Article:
August 9, 2007 / 8:37 PM / 12 years ago

Morgan Stanley's Saxon maneuvers to boost subprime

By Al Yoon

NEW YORK, Aug 9 (Reuters) - Morgan Stanley’s Saxon Mortgage Inc. is expanding its presence in subprime mortgages, capturing borrowers turned away by skittish lenders and taking business from rivals that abandoned the struggling market, account executives said.

Saxon representatives on Thursday moved to assure brokers that Morgan Stanley (MS.N) is a strong backer and is giving business won from other lenders first priority, according to an e-mail obtained by Reuters. Saxon is maintaining most loan products as other lenders nix theirs, giving it a leg-up in a market where borrowers are getting desperate to refinance.

“We are still here now and are very willing to help you with any fallout loans you have had from previous companies — they get top billing at the Ops Center and we can get them moved through ASAP,” the note said.

Saxon’s rates have increased but mortgage offerings have “stayed pretty much the same,” it said.

Saxon’s strategy to get a competitive edge on the subprime business where losses are causing upheavals in global financial markets compares with other lenders that have sought to reduce their market share. Washington Mutual Inc. (WM.N) purposely reduced its market share in 2007, and would be “very cautious” about trying to take it back soon, David Schneider, president of WaMu’s home loan division, said in a recent interview.

Subprime loans have grown to more than 14 percent of the U.S. mortgage market, up from 2.4 percent in 1998, according to the Mortgage Bankers Association. Subprime originations have fallen by more than a third in 2007 as the housing slump persists and lenders tighten guidelines.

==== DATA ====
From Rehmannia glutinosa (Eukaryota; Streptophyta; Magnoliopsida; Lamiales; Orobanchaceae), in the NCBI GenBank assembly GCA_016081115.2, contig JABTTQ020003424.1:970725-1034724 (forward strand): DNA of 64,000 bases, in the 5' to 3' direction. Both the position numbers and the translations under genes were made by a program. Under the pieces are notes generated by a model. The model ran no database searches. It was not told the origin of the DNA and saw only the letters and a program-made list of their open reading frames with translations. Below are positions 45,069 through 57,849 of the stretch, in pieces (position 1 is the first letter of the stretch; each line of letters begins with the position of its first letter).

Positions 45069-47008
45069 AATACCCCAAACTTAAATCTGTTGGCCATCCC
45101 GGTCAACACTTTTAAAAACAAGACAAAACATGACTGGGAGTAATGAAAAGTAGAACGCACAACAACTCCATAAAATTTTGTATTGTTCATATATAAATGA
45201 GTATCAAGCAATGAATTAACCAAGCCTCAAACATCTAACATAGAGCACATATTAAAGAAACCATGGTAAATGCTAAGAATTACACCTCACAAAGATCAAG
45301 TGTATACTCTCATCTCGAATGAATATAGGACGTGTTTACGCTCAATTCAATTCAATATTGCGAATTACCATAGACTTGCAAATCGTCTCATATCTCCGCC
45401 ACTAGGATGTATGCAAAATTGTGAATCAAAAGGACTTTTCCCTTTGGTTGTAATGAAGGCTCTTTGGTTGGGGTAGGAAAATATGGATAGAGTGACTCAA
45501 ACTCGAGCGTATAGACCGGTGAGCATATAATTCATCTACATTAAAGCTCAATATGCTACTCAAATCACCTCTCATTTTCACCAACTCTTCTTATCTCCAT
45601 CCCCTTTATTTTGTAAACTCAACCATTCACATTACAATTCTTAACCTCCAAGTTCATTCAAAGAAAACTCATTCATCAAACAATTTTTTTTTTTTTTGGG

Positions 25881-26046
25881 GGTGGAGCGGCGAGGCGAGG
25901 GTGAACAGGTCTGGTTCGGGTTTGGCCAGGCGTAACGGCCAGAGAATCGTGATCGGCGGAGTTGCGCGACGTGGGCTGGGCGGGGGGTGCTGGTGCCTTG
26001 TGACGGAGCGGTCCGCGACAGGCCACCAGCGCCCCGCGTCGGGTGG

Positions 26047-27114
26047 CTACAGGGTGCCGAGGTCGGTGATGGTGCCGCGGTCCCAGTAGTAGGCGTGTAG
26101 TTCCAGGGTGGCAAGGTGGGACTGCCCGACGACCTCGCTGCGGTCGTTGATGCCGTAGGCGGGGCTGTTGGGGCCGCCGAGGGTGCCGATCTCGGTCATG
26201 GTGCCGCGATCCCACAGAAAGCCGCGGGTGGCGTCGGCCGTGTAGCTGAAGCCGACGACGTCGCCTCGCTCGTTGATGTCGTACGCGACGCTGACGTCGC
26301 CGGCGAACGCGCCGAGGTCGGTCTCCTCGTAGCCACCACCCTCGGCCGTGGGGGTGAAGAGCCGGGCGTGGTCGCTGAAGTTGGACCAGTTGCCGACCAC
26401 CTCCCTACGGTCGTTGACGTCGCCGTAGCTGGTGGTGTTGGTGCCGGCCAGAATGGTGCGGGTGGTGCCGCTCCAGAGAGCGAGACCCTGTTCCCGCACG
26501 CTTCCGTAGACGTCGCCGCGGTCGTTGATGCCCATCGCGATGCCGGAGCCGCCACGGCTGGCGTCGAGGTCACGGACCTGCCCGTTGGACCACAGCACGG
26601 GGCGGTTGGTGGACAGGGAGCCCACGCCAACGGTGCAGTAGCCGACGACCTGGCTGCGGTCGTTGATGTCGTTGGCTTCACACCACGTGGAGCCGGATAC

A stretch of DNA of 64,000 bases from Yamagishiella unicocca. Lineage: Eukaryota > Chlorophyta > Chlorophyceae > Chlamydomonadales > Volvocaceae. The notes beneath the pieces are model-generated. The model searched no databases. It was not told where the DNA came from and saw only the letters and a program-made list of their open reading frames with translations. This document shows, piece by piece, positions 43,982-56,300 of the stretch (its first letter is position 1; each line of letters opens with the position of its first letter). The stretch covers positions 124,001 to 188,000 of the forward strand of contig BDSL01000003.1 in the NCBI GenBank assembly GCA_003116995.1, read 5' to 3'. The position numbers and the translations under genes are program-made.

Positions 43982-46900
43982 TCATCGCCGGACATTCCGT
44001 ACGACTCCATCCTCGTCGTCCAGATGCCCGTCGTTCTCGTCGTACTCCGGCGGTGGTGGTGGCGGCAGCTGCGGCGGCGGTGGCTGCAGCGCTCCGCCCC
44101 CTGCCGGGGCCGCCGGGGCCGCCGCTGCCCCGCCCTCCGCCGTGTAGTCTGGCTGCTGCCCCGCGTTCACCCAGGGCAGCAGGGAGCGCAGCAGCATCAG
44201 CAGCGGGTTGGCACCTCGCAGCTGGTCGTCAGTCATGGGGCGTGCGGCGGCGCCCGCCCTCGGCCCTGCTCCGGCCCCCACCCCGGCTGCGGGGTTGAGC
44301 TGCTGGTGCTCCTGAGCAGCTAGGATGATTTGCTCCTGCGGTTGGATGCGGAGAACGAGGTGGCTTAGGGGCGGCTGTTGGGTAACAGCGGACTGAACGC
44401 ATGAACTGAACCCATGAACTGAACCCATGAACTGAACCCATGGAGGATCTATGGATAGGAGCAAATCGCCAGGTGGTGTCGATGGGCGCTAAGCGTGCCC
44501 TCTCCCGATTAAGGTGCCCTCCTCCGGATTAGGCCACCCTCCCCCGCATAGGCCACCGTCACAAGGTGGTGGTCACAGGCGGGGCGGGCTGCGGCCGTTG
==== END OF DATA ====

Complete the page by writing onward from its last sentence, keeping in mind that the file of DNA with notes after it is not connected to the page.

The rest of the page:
Morgan Stanley Chief Financial Officer David Sidwell in June said mortgages were an area “firms have to stay focused on” despite revenues falling in the second quarter from the first. Record results in Morgan Stanley’s investment-banking and trading businesses boosted the firm’s profit.

Maintaining subprime loan programs may be helpful for subprime customers who need to refinance at least $335 billion in loans whose payments are set to jump this year and next, analysts said. That would alleviate some concern that subprime borrowers who obtained the adjustable-rate mortgages in 2005 and 2006 would find loan programs too strict, and default.

Saxon is offering financing for up to 90 percent of a home’s value to borrowers who want to “state” rather than prove their income, according to the e-mail. Some big lenders have reduced financing on the same type of loan to 80 percent.

“Every day we’re more inundated with pre-qualifications as my competitors are falling off the face of the earth,” said Deborah Cox, a Saxon account executive in Tampa, Florida. “We are going to be one of the last standing.”

The company is considering expanding into prime and commercial loans later this year, she said.

((Reporting by Al Yoon, editing by Neil Stempleman; Reuters Messaging: albert.yoon.reuters.com@reuters.net; Email: albert.yoon@reuters.com; +1 646-223-6347)) Keywords: USA SUBPRIME/MORGANSTANLEY

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